Drought and heatwave crop losses in Europe tripled over the last five decades
Photo: David Evers (www.flickr.com)
Extreme weather events generally reduce crop yields. It is to be expected that these events will become more frequent under climate change, and that this trend has already started to develop. Scientists analyzed the impacts of all droughts, heatwaves, floods, and cold waves on crop yields across all countries of the EU from 1964 to 2015. They looked at yields of cereals (including wheat, barley, and maize) and non-cereals (including oil crops, olives, vegetables, grapes, roots and tubers, sugar beet, sugar cane, orchards, treenuts, citrus, soft fruits).
Impacts of extreme weather events
Between 1964 and 2015, droughts reduced yields of cereals on average by 9%. For non-cereals, yield reduction was 3.8% on average during the same set of events. The impact of heatwaves was slightly less: a yield reduction of 7.3% and 3.1% for cereals and non-cereals, respectively. Cold waves led to cereal and non-cereal yield declines by 1.3% and 2.6%, while flood impacts were marginal and not statistically significant.
These are average numbers; the range in yield impacts varies from a slight yield increase to a reduction several times the average value.
Overall, cereals show consistently larger losses associated with droughts and heatwaves compared to non-cereal crops. According to the authors, this can be explained by generally widespread irrigation among non-cereal crops. Average cereal yield losses due to both droughts and heatwaves combined were largest in Eastern Europe.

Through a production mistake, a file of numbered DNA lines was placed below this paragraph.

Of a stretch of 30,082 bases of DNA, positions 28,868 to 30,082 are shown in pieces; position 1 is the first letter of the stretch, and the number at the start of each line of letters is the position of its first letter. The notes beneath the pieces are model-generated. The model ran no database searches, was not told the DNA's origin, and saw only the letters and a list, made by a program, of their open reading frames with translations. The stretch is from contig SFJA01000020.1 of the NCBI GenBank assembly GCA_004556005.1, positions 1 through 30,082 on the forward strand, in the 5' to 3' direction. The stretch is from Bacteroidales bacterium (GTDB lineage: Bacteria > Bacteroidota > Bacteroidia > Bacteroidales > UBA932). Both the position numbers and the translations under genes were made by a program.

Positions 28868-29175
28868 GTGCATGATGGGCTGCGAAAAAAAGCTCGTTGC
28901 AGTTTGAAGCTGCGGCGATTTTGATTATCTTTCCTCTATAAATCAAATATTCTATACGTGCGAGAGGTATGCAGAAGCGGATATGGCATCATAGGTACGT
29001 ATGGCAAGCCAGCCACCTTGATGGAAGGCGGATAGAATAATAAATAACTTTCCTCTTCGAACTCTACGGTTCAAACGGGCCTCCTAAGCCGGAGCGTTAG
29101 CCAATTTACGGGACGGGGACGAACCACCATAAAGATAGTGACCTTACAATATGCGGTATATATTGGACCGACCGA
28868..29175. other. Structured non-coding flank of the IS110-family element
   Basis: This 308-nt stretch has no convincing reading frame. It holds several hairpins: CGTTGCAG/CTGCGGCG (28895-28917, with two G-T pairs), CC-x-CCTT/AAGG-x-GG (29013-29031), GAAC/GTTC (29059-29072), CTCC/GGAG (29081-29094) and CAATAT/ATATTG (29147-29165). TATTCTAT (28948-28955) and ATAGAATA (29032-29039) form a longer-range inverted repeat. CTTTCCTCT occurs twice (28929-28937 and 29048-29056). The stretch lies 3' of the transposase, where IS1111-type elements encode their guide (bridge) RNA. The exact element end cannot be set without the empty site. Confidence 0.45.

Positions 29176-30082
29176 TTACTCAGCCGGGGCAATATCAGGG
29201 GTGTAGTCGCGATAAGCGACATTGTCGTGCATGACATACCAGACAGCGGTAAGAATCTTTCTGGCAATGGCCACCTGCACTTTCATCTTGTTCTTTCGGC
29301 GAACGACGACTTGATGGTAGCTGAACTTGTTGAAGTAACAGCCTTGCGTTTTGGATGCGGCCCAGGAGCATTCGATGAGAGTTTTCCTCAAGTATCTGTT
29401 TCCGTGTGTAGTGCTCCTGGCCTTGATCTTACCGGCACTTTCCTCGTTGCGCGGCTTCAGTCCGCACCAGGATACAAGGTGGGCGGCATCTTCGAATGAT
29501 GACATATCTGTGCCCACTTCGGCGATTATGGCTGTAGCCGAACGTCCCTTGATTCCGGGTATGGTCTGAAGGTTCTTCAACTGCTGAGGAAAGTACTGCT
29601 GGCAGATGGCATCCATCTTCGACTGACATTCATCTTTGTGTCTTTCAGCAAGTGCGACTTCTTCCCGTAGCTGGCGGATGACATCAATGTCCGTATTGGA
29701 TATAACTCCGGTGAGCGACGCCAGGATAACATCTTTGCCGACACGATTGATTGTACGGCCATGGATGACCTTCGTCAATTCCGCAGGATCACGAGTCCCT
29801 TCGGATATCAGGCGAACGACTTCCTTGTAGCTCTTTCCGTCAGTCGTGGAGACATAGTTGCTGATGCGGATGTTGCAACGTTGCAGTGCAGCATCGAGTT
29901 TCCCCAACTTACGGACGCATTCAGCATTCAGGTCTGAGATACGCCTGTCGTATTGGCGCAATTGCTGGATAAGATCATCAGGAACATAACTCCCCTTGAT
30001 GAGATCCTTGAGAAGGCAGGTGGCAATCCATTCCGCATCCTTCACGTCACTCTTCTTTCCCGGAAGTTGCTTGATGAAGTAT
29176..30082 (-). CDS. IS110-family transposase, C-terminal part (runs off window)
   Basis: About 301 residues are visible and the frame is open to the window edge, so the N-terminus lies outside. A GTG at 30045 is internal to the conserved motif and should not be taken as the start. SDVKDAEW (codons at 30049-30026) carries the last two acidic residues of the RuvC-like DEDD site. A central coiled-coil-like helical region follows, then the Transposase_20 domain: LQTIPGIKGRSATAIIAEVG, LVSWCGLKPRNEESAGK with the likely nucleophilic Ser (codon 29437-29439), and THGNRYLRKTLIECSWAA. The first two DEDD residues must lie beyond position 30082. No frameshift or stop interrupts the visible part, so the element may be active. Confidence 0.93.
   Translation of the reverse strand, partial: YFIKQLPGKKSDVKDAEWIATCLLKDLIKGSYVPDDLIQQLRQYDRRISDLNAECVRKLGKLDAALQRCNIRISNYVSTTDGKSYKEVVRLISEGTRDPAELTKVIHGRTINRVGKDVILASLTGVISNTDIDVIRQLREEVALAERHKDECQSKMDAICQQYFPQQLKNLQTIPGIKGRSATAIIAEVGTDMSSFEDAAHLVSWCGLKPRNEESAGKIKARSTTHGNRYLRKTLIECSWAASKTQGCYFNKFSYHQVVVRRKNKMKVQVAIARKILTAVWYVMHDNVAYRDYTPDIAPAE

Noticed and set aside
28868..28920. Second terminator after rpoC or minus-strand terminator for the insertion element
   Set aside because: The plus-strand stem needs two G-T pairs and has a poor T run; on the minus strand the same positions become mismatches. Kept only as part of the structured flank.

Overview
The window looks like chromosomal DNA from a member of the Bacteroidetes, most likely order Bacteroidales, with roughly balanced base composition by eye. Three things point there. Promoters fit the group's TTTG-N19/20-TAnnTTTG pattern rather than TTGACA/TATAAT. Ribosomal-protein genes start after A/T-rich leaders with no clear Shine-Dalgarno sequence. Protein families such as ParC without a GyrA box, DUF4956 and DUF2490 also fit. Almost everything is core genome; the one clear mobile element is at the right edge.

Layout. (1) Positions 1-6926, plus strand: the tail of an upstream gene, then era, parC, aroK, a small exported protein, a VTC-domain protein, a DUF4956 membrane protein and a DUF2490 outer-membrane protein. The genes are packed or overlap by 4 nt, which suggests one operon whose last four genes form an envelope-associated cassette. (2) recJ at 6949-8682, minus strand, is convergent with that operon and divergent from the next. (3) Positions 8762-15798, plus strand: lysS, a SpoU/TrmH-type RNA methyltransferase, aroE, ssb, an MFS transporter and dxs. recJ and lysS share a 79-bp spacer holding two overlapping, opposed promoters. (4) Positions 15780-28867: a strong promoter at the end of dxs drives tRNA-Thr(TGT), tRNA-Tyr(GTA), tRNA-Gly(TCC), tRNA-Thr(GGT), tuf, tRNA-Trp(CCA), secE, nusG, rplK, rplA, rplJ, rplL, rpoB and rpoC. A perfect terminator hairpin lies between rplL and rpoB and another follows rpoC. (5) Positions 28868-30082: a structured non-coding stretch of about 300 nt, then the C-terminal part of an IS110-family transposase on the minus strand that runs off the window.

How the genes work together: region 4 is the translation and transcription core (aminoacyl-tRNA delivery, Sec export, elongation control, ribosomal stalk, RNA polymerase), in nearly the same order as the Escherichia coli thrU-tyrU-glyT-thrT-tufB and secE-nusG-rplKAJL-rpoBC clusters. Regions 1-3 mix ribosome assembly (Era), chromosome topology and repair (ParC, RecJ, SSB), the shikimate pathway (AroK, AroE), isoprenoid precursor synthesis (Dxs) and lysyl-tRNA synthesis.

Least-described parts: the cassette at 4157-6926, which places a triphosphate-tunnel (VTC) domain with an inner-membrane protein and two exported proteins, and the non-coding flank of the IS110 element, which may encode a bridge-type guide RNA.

The frequencies of all these four extreme weather events have increased over time. As a result, the impacts of droughts and heatwaves on crop production losses roughly tripled over the last 50 years, from a reduction of 2.2% in the period 1964-1990 to a reduction of 7.3% in the period 1991-2015.
Global market volatility
A stronger impact of extreme weather events on crop yields does not imply that crop yields are declining. On the contrary. European crop yields increased by 146% over the past 50 years. On average, innovations and improved management have had a major impact on increasing crop yields, more than offsetting the increase in the adverse effects of extreme weather events. However, the combination of current agricultural, high-yields systems and more extreme weather events increases the volatility of global markets and the vulnerability of societies for larger yield variability.
Source: Brás et al., 2021. Environmental Research Letters 16.